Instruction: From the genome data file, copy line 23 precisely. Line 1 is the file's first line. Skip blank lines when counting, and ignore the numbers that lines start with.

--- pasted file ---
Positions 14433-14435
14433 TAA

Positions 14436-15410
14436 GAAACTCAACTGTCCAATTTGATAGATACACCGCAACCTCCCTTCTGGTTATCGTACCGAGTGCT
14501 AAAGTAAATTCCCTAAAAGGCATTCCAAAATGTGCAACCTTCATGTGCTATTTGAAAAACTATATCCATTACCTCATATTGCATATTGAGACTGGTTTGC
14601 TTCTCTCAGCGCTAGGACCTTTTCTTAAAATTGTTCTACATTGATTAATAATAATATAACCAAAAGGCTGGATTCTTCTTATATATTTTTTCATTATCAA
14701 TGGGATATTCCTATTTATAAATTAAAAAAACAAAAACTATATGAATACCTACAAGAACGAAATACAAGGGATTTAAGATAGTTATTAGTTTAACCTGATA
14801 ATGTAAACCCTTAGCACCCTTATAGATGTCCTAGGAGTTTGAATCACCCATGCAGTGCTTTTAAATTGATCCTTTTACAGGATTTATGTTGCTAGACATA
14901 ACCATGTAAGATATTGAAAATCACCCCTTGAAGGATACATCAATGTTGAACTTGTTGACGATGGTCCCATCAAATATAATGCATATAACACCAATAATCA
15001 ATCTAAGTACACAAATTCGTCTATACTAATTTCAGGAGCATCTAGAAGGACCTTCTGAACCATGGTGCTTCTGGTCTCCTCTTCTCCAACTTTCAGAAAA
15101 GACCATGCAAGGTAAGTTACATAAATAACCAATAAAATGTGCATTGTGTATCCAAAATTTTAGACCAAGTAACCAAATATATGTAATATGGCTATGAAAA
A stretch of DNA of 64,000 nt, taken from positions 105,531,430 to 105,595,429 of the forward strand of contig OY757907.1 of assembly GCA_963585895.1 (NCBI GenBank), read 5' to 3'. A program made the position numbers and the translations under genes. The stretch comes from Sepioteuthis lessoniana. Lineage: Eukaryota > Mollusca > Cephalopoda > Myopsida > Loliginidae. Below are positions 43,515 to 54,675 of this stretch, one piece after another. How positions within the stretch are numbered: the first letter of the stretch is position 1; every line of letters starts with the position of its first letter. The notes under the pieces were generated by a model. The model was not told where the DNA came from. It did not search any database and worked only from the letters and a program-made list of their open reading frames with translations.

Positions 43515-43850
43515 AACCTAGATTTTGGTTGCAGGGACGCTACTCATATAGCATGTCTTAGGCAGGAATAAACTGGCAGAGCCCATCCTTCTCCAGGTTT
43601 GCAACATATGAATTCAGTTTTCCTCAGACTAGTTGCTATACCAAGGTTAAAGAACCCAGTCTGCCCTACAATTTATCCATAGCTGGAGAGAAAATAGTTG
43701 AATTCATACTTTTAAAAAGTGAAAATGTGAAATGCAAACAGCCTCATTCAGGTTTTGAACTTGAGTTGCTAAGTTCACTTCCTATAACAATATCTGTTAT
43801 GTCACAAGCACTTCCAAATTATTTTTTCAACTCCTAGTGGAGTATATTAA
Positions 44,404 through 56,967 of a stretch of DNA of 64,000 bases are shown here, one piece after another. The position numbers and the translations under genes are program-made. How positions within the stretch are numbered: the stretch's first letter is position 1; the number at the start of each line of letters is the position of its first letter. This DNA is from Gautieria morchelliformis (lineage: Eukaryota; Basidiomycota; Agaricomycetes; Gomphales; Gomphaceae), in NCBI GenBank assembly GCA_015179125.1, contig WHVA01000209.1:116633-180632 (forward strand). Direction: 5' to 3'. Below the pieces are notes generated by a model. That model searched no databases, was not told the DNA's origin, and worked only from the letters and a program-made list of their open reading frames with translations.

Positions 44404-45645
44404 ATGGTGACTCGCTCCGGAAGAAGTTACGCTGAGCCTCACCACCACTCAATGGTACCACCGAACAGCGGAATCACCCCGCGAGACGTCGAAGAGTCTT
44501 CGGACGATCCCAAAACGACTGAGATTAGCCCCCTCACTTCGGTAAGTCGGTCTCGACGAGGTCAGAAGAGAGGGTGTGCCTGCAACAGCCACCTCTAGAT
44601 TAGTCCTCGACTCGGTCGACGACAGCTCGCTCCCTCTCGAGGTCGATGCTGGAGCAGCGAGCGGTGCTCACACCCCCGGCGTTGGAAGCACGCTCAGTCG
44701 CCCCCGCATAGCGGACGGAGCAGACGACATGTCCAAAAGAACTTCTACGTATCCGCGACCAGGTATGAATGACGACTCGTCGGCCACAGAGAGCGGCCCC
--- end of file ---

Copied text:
44701 CCCCCGCATAGCGGACGGAGCAGACGACATGTCCAAAAGAACTTCTACGTATCCGCGACCAGGTATGAATGACGACTCGTCGGCCACAGAGAGCGGCCCC